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It is just anecdotal, and correlation is not the same as causation, but a few years ago I started using the Mnemosyne spaced repetition program to memorize

  • Opening lines (a few thousand cards here alone)
  • Positions from
    • Yusupov, Build Up Your Chess et al
    • Hellsten, Mastering Chess Strategy
    • Ivashchenko, Manual of Chess Combinations
    • Rosen, Chess Endgame Training
    • My own games where I had made a bad decision

During this time, my USCF rating, which had never moved much as an adult, went from under 1800 to over 2000.

  • Can I ask you to elaborate how you made you cards? (Did you take screenshots of the book? Manually create the position on a chess engine? What was the composition of your card, what did you put on the front and back, etc.?) – Dider Jan 16 '15 at 18:25
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    I create diagrams by copying FENs from ChessBase or other programs into a chess diagram generator (I made my own local one to speed up the process). The front of a card has the position (and the moves leading up to it, if an opening) and the back has the correct move, sometimes an explanation, and sometimes a few variations if they're necessary for the answer. Here is a simple example. – dfan Jan 16 '15 at 18:33
  • @Hbhs Could you tell us how many tactics / cards you worked through per day and how much time you spent on them per day? – user800 Jul 28 '16 at 15:45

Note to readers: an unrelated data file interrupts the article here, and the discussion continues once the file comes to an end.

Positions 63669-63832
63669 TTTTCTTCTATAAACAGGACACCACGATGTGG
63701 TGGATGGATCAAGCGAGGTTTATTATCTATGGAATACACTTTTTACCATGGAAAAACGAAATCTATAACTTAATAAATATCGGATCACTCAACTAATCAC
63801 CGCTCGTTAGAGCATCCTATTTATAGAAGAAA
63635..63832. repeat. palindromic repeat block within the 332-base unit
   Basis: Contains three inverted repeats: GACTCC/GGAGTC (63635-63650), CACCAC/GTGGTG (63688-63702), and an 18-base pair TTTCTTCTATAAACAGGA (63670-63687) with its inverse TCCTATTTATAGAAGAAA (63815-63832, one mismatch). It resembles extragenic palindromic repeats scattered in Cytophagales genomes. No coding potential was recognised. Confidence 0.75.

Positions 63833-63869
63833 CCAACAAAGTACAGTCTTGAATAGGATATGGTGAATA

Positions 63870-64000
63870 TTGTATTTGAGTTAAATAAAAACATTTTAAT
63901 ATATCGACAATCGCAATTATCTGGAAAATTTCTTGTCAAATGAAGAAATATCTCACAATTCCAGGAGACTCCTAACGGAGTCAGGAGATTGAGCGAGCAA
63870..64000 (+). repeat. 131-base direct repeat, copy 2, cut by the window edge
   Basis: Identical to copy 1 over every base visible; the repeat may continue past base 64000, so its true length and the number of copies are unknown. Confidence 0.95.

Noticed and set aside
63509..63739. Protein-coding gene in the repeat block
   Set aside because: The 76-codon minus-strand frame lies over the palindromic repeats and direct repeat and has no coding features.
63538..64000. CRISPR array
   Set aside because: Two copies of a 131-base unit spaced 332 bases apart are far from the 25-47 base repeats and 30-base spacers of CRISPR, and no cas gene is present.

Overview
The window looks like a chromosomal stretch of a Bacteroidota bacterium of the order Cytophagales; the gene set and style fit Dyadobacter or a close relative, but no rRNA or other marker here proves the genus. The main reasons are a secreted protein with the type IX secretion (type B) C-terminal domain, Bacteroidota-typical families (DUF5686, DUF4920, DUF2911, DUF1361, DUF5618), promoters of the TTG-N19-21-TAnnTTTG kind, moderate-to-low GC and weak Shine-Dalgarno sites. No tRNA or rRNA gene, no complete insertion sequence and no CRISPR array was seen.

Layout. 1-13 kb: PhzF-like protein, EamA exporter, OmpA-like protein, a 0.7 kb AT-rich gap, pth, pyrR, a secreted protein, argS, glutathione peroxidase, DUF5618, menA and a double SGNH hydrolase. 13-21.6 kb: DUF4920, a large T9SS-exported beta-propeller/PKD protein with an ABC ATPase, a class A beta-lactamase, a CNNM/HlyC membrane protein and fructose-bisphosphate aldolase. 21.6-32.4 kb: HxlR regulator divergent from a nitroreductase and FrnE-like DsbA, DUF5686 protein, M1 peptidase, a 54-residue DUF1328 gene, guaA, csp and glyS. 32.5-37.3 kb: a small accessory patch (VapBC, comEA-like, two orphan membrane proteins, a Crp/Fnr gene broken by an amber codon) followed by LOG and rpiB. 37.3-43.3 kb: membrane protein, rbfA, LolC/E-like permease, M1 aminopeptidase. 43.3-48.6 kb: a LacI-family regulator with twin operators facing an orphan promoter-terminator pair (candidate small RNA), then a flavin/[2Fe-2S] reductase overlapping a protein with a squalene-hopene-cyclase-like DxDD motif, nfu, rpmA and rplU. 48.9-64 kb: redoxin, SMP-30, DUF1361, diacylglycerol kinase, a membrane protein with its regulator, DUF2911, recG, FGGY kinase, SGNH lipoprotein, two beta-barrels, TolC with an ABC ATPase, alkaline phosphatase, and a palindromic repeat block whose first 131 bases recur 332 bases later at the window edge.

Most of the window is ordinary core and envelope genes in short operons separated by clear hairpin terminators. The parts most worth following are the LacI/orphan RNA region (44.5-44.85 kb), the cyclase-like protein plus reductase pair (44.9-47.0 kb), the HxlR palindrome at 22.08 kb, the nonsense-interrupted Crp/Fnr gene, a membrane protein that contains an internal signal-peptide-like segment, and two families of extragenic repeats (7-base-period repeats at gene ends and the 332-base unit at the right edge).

• @ChristopheStrobbe On average, I'll estimate 50 cards, 20 minutes. – dfan Jul 28 '16 at 19:39
  • For people who use Anki instead of Mnemosyne: someone wrote a FEN plugin for Anki. After installling the plugin, you can simply paste the FEN code into the flashcards. See chess fen plugin for anki. Note: this plugin dates from 2011; I have not checked whether it is compatible with current versions of Anki. – user800 Jul 29 '16 at 14:29
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Chess Position Trainer is a software package that uses a spaced repetition method to help you learn moves for both openings and just a selected set of positions. It stores the information to be trained as positions, so move order becomes moot.

This is actually a more useful approach to learning the opening, because move (re)ordering is often used to try to steer the game into a position but avoid disadvantageous variations that can arise if the normal order is chosen. So, the players who are best at both spotting opportunities for transpositions and recognizing when one has occurred will be best equipped to play the best theoretical move from that position.

Unfortunately, CPT's schedule for repetition is not adjustable. So, if you think there may be some advantage to that, Anki is a good option, as mentioned by Christophe in a comment to another answer.

You will need to load data into both. CPT has the advantage that it will accept a PGN game (or file of games) and produce the required training for the whole suite automatically. For Anki, you would need to setup/import each position that you want to be tested on individually. So, at least in the short- to medium-term, CPT is less labor for about the same benefit.

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In this video IM David Pruess explained the way chess player should learn tactic. I can summarize it in one sentence: " The way you learn basic patterns is memorizing it not solving them." And If you can share your deck with me, I will really appreciate that. I don't know how to PM you here